In February 1947, it was announced that United California Productions, a company formed by Robert Cummings, Philip Yordan and Eugene Frenke, had bought the rights to Joe MacBeth, based on an original screenplay by Philip Yordan. Yordan wrote the film as a vehicle for Cummings. The movie would be distributed by United Artists. By April, Cummings had dropped out. Frenke was discussing producing the play at the Pasadena Playhouse. In September 1947, Cummings announced he had shelved plans to make the film so it did not have to compete with the Orson Welles film of MacBeth.
In June 1948, James Nasser announced he had acquired rights to Joe MacBeth for filming under his deal with United Artists. It was to be directed by Lloyd Bacon and star Lew Ayres and Audrey Totter with filming to start in August. Filming did not happen.[why?] In January 1949, Yordan said the film had been unable to get off the ground due to troubles finding the right cast. In August, William Bacher[who?] was reportedly seeking Shelley Winters to play a lead.
In October 1954, Mike Frankovich announced he had purchased the screen rights. Frankovich and writer Philip Yordan had previously collaborated on Anna Lucasta. Filming was likely to be done for United Artists with Joanne Dru and John Ireland, then married, as possible stars. Frankovich ended up making the movie under a deal he had with Columbia and in April 1955, Paul Douglas, not Ireland, agreed to star. Douglas arranged this as the first of a two-picture deal with Columbia, the second to be The Gamma People (his wife, Jan Sterling, signed to make 1984 in England at the same time). Filming on Joe MacBeth would start 1 May 1955. Ruth Roman signed to play the female lead.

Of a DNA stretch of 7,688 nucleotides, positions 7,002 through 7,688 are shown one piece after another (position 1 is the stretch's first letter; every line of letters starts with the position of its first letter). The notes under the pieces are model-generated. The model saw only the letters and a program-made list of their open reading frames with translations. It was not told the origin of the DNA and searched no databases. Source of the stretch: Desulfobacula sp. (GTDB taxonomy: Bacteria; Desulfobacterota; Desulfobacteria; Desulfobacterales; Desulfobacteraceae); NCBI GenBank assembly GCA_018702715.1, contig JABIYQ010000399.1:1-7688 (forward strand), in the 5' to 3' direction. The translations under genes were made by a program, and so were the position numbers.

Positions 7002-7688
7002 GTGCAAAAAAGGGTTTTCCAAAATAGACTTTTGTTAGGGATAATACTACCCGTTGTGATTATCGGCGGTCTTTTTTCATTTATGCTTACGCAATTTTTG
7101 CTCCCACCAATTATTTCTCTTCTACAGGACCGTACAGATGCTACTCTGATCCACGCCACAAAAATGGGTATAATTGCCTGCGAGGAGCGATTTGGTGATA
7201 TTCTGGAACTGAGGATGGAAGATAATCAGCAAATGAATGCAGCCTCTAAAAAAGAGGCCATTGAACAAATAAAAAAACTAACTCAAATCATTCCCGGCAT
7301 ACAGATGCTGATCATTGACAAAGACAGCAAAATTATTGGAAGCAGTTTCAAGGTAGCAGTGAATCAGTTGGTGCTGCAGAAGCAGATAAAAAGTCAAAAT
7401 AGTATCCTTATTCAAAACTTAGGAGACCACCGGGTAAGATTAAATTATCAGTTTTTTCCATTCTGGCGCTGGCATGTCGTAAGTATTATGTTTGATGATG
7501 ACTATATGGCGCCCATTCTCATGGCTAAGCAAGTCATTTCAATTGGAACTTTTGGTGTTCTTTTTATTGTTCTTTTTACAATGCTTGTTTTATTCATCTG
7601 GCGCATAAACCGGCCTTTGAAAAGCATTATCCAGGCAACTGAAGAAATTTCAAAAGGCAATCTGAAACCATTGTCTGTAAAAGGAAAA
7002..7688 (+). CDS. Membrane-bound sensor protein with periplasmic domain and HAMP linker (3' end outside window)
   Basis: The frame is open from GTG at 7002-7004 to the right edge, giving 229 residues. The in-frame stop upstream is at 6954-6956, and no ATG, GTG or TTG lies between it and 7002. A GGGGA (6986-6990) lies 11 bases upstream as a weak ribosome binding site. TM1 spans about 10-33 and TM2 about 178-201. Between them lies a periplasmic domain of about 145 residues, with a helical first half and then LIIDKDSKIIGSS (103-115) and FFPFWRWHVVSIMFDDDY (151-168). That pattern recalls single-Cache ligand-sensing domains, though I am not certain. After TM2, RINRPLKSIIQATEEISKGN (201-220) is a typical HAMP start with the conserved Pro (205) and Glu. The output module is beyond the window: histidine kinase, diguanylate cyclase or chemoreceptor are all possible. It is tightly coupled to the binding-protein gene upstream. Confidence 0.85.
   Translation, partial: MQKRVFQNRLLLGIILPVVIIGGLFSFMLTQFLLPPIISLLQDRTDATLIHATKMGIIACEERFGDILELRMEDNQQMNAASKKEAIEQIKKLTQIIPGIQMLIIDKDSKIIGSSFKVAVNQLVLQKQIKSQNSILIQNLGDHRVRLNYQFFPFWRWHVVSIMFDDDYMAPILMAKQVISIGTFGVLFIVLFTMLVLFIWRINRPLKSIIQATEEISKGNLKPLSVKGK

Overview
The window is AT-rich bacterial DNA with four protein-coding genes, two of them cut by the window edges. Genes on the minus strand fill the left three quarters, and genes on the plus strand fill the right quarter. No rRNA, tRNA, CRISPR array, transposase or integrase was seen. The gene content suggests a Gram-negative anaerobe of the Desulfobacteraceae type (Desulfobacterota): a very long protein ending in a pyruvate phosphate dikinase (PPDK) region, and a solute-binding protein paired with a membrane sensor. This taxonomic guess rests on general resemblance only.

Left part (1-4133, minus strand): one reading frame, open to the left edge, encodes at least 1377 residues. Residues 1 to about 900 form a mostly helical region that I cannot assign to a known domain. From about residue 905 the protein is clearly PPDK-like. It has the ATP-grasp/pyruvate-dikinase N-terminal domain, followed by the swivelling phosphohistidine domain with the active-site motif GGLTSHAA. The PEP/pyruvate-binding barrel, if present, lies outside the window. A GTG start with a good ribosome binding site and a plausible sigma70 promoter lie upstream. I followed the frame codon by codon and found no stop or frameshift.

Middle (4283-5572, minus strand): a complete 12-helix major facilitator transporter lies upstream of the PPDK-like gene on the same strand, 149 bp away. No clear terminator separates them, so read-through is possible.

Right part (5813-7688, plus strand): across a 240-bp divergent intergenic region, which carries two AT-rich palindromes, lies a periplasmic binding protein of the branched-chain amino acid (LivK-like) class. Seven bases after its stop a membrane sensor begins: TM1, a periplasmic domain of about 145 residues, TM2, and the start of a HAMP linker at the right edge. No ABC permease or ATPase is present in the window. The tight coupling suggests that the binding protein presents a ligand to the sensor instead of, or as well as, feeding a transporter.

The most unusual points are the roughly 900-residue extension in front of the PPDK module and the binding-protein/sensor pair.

French actor Gregoire Aslan was cast as a gangster.
It was the last film Mike Frankovich made as independent producer before running Columbia's British operations.
Hughes later said he "enjoyed" making the film. "I was terribly young, only 22. The cheek I had to be directing old timers like Paul Douglas and Richard Conte. Still, I think they liked that and I tried never to be arrogant. And it was one of the few scripts I picked up in my life that didn't require a great deal of work."
Critical reception to the film in England was harsh.
Author Geoff Mayer wrote in his book Historical Dictionary of Crime Films: "Although this bizarre gangster film was an attempt to update William Shakespeare's play to contemporary America ... less-than-subtle alterations to the play with name changes..."
The staff of Variety wrote in their review: "Joe Macbeth is far removed from the famous Shakespearean character, but there is an analogy between this modern gangster story and the Bard’s classic play. Although made in Britain, the film has an American setting. It is expensively mounted, expertly staged and directed with a keen sense of tension."